A new study from access management firm Delinea finds that the tide may finally be turning in the battle against ransomware, with surveyed organizations reporting a 61% drop in ransomware attacks versus the previous year’s findings.
However, there are numerous reasons to temper optimism over these results. Ransomware attacks surged from an already high pre-pandemic level during the big shift to remote work and cloud-based models, and may just be “normalizing” to what was already a very problematic rate in 2019. The average cost of an attack also remains high, even as the Delinea results show increasing complacency among organizations in keeping vital safety measures in place.
Ransomware attacks down, but costs (and security shortcomings) remain high
The Delinea State of Ransomware Survey Report 2022 surveyed over 300 IT and security decision-makers across the United States from a variety of industries. In 2021, 64% of respondents said that their organizations had experienced ransomware attacks. That number plunged to 25% for the 2022 period. While ransomware attacks dropped for companies of all sizes, smaller companies saw a 7% greater reduction as compared to those with over 100 employees; 56% of larger companies now say that they experienced a ransomware attack in the past year, compared to 13% of the SMEs.
That would initially seem to be cause for celebration. After a strong resurgence that has now lasted for over half a decade, are ransomware attacks finally on the wane? The report cautions that this is probably not the case. There are numerous factors that may be causing this decrease in reported attacks, and they may all be working in tandem to some degree. One is simply that companies are less frequently reporting ransomware attacks, as insurance for them becomes more expensive and harder to obtain.
The study finds that the overall volume of ransomware attacks did decrease in 2022, but at a substantially lower rate than the self-reported rate of successful attacks. Since that does not track with the overall drop in reported attacks, the last remaining explanation would be that organizational security is improving and doing a much better job of deflecting attempts. However, Delinea’s survey actually indicates that organizations are relaxing their security posture at worrying rates.
In 2021, 94% of organizations reported having a ransomware incident response plan in place. That number plummeted to 71% in 2022. And while 93% said that they had a discrete ransomware prevention budget in 2021, only 68% did in 2022. Organizations were also 4% more likely to increase their cybersecurity budget in the wake of a successful attack in the past year. And the amount that reported taking no action whatsoever to prevent ransomware attacks went up to 9% in 2022, from 1% in 2021.
Delinea also finds that ransomware costs continue to increase. The average payment amount jumped 71% to $1 million in the first half of 2022. Remediation expenses and insurance costs also remain high.
Organizations leaning on backups, password policies in fight against ransomware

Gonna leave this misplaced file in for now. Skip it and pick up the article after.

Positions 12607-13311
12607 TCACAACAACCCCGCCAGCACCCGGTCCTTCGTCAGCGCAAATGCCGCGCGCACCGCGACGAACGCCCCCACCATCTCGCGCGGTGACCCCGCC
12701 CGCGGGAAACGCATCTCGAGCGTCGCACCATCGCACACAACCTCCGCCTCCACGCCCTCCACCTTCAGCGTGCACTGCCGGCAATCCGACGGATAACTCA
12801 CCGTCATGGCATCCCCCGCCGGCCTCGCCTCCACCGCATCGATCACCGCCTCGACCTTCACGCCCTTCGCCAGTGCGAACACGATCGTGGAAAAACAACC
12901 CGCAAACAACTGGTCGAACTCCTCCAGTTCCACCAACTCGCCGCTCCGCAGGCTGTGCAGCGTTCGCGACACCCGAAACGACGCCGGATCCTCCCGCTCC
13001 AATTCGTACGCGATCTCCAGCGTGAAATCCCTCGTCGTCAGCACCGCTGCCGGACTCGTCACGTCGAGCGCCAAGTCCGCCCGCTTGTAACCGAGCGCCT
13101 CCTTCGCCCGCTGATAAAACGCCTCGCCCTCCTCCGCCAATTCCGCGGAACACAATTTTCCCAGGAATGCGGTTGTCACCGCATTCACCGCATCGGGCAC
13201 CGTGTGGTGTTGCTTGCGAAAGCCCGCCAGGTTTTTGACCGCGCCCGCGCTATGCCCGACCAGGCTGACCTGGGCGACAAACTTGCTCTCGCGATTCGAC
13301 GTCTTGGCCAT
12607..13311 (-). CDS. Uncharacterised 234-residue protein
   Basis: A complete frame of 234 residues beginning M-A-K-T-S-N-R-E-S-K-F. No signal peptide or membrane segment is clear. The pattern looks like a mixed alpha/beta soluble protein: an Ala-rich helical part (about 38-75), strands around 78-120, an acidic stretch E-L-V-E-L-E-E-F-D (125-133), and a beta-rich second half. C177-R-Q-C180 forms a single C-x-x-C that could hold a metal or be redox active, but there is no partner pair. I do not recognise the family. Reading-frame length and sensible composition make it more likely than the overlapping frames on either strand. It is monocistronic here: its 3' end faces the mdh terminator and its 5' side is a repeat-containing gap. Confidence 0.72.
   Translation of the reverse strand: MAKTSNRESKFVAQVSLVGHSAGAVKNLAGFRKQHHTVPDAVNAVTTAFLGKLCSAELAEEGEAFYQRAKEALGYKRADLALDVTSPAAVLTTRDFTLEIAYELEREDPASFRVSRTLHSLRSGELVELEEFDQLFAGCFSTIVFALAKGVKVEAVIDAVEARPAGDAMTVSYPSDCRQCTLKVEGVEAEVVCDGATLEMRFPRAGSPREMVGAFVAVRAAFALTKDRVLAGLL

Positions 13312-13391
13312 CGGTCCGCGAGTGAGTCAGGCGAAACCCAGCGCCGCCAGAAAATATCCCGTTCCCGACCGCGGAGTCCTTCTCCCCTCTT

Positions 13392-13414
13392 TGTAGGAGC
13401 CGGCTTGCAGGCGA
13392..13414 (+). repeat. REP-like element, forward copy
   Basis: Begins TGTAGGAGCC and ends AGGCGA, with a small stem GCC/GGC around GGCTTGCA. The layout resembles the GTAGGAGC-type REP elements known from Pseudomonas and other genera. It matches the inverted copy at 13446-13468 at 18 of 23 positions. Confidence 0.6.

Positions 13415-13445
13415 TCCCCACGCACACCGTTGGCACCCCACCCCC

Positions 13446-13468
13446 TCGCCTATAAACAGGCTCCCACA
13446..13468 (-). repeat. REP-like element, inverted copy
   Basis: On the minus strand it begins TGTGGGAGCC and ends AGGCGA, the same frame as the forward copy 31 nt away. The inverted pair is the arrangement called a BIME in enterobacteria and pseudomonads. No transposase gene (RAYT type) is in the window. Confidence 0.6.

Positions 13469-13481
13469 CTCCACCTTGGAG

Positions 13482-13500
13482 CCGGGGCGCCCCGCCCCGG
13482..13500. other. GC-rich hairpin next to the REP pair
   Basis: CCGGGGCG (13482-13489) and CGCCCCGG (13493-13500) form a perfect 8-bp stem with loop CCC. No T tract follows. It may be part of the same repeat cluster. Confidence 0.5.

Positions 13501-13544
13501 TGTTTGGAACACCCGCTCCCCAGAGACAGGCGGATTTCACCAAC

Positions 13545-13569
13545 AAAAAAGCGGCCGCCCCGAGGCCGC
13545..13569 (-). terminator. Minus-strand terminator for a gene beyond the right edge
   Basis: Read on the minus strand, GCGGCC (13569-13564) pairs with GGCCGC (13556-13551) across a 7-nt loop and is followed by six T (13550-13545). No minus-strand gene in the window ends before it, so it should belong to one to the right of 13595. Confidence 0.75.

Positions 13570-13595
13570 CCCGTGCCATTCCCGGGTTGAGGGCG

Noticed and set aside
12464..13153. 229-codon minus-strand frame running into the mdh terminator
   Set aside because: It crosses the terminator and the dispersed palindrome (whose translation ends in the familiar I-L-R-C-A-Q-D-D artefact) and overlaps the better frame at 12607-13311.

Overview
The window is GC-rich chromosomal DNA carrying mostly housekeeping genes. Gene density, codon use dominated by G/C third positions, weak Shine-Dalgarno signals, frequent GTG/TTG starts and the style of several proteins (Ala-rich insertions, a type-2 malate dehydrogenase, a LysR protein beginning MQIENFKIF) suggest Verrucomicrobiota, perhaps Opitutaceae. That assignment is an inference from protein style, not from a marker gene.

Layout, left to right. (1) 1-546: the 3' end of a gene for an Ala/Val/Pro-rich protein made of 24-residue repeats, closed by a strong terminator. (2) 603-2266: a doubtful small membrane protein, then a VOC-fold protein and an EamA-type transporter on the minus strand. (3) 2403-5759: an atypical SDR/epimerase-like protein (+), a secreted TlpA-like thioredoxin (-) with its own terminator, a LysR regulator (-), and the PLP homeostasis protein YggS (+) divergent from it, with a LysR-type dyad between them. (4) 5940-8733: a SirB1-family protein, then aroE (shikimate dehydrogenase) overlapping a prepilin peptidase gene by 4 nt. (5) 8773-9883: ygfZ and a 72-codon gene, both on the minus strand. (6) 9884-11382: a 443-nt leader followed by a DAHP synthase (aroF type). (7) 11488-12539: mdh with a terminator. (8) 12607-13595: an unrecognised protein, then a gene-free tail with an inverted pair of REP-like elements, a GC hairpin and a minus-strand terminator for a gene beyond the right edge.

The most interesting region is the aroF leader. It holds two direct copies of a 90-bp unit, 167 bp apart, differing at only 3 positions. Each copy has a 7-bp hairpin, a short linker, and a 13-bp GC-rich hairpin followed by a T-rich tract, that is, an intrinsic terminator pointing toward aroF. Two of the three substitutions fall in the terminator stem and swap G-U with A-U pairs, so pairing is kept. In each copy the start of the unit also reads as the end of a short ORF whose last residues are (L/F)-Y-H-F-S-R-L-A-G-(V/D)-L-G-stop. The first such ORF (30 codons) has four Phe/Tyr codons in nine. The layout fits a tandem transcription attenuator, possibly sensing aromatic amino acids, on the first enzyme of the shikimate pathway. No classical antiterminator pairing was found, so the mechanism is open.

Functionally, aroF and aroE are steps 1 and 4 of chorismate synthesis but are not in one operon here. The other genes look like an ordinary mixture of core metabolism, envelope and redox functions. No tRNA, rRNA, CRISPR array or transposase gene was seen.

Companies do appear to be more confident in their ability to remediate attacks, even if security is slipping somewhat overall. 68% report making payments now, down from 82% in 2021; additionally, no single industry had a payment rate below 72% in that year. And while organizations report a small increase in loss of revenue and lost customers, there were substantial decreases in reported reputational damage and layoffs due to ransomware attacks. 2% more also said that their ransomware attack ultimately had no negative effect whatsoever.
In terms of implementing ransomware defenses, companies are largely sticking with the basic best practices. The leading methods were regular backups, regular system and software updates, strong password policies and implementation of MFA. Far fewer are taking more advanced measures such as implementing application control, disabling macros, or adopting “least privilege” or “zero trust” frameworks. These advanced measures also all plummeted by notable amounts from what was reported in 2021.
Investments in ransomware prevention are also down across the board, from network and cloud security to endpoints and privileged access management. This comes in spite of increasing regulation requiring certain industries to improve their defensive measures.
One final piece of evidence that organizations have simply resigned themselves to just paying the ransom demand, trying to hush up the incident and hoping for the best is that support for making ransomware payments illegal plummeted between 2021 and 2022.
Delinea suggests that the findings indicate that elements such as endpoint security access control are going underlooked, and a surge in ransomware attacks could be on the horizon as threat actors take advantage of the more relaxed posture organizations appear to be settling into. Organizations that decide to snooze on security should also be prepared for remediation and associated costs to continue increasing in the near future, even if the overall volume of successful incidents continues to trend downward.